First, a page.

The essence of the state is its legal monopoly of force. But force is subhuman; in words I quote incessantly, Simone Weil defined it as “that which turns a person into a thing — either corpse or slave.” It may sometimes be a necessary evil, in self-defense or defense of the innocent, but nobody can have by right what the state claims: an exclusive privilege of using it. –Joe Sobran
G.K. Chesterton, with his usual gentle audacity, once criticized Rudyard Kipling for his “lack of patriotism.” Since Kipling was renowned for glorifying the British Empire, this might have seemed one of Chesterton’s “paradoxes”; but it was no such thing, except in the sense that it denied what most readers thought was obvious and incontrovertible.
Chesterton, himself a “Little Englander” and opponent of empire, explained what was wrong with Kipling’s view: “He admires England, but he does not love her; for we admire things with reasons, but love them without reason. He admires England because she is strong, not because she is English.” Which implies there would be nothing to love her for if she were weak.
Of course Chesterton was right. You love your country as you love your mother — simply because it is yours, not because of its superiority to others, particularly superiority of power. –Joe Sobran
- All three vols of the “Year 1200” show [one, two, three]
- Suger & St. Denis
- Age of Spirituality, 1979 exhibit
- Age of Spirituality, 1980 exhibit
- Medieval Spain
- The Cloisters Cross
- The Glory of Byzantium
- Light on Stone
- American Paradise: The World of the Hudson River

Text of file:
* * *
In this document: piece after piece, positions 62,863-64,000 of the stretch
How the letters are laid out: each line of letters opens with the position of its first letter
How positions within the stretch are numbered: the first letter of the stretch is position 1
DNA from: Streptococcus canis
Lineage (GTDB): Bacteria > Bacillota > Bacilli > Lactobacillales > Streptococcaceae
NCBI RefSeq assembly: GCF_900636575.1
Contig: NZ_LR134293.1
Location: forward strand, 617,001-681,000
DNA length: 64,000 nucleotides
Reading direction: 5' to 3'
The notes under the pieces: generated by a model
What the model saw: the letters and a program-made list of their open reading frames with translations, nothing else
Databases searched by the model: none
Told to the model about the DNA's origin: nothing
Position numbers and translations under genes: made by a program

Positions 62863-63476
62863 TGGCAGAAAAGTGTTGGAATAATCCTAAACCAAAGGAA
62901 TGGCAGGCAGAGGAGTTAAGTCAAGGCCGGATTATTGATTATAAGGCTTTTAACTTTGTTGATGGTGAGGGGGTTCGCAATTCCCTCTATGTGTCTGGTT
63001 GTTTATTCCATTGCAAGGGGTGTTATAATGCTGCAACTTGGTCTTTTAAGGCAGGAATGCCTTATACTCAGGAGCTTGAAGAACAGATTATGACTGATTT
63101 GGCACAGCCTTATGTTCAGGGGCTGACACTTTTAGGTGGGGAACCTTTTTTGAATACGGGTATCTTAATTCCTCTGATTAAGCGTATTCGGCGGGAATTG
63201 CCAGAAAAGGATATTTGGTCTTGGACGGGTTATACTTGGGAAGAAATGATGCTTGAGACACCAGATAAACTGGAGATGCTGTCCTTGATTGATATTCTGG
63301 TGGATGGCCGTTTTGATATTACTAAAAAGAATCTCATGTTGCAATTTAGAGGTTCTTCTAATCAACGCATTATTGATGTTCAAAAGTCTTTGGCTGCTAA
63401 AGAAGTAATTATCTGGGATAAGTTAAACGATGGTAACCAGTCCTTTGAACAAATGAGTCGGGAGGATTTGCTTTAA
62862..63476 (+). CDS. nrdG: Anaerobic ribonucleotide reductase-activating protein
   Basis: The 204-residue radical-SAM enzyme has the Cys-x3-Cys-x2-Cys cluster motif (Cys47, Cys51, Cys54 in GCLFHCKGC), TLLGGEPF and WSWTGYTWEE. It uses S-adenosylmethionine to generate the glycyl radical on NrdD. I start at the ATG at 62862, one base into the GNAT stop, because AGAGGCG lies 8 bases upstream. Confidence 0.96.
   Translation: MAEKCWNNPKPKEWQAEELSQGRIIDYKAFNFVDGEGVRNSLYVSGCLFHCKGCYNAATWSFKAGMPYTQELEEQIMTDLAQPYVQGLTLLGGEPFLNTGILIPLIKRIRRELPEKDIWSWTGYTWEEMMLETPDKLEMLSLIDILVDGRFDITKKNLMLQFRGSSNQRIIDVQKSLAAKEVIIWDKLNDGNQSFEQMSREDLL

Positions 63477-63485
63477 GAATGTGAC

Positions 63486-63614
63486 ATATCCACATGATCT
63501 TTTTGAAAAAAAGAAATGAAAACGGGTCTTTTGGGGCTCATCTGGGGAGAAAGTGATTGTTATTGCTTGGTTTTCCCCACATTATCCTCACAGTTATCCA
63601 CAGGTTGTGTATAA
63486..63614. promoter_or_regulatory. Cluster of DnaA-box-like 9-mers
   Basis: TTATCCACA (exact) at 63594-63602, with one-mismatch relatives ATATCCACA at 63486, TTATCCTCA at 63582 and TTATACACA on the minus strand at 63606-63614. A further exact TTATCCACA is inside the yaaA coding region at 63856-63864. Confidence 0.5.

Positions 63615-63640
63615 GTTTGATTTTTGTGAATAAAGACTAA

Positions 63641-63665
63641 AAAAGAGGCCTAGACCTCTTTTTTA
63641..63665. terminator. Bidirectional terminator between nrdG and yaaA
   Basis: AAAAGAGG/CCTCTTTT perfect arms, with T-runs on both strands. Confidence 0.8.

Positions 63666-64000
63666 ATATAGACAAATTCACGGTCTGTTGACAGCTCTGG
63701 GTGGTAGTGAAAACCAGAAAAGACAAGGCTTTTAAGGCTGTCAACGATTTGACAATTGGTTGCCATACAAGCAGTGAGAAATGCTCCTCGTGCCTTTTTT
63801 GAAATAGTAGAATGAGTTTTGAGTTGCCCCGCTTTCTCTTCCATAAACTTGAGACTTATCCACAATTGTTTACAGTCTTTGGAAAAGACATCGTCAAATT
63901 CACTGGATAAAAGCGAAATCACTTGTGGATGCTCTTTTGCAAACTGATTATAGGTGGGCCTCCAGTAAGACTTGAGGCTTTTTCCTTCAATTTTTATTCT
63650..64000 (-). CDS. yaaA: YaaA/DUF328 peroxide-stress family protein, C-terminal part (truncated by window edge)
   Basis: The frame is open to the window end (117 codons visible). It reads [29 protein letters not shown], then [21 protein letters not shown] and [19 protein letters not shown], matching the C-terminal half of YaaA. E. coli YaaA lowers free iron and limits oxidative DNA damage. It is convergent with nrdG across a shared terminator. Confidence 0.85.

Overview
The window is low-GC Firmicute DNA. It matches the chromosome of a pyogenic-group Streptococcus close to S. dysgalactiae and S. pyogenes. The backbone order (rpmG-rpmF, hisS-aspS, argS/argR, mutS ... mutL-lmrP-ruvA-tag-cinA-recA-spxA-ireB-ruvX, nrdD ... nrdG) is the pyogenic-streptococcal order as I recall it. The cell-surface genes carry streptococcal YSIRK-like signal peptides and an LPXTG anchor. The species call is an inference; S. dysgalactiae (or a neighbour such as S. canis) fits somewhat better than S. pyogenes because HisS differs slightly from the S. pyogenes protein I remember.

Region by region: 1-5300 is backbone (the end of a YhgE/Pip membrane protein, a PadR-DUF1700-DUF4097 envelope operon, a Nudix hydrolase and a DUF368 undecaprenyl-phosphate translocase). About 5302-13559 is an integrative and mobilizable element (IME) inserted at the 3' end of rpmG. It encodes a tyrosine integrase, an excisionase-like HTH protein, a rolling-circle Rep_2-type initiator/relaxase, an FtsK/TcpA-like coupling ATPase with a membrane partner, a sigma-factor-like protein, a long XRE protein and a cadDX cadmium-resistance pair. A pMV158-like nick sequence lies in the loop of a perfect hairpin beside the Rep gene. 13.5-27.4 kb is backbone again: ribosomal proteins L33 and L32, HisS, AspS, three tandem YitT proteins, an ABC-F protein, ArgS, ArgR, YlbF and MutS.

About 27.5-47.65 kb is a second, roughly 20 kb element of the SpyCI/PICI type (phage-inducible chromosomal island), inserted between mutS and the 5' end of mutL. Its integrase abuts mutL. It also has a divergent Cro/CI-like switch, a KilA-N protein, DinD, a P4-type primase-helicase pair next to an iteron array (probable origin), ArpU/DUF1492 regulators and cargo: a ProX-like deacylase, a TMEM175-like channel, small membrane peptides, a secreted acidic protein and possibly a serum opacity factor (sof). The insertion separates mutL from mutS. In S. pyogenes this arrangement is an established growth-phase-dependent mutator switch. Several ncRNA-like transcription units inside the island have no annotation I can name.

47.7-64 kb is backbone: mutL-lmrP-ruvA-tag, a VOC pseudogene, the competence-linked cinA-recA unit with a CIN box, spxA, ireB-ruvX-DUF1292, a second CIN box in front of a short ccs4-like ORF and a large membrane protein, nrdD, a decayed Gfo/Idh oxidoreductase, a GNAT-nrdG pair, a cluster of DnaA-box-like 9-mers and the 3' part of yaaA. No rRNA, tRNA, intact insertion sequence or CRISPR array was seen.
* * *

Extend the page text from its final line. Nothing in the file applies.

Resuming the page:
- Egyptian Calligraphy: A Beginner’s Guide
…and then Greece conquered Rome.
Research that was coordinated at Carlos III University of Madrid (UC3M, Spain) analyzes the mythological images in Roman mosaics and shows that members of the most powerful elite selected Greek gods and heroes as symbols of universal values that reinforced what Rome stood for.
Here’s a short but engaging memoir of Thomas Merton by his first monastic novice, Patrick Henry Reardon. It’s a good look at the pre-VII and post-VII Merton and, perhaps, a practical warning about juggling too many interests at once. There’s a flavor of sloth or acedia that skims across the surface of things, fearful to do the work of diving down into the depths of just one thing.
Modern play-pagans would be horrified by the real thing:
Having read those, I see the need for a more serious and “physical” worship of God along the lines set out by Gabriel Bunge, OSB, in his Earthen Vessels: The Practice of Personal Prayer According to the Patristic Tradition.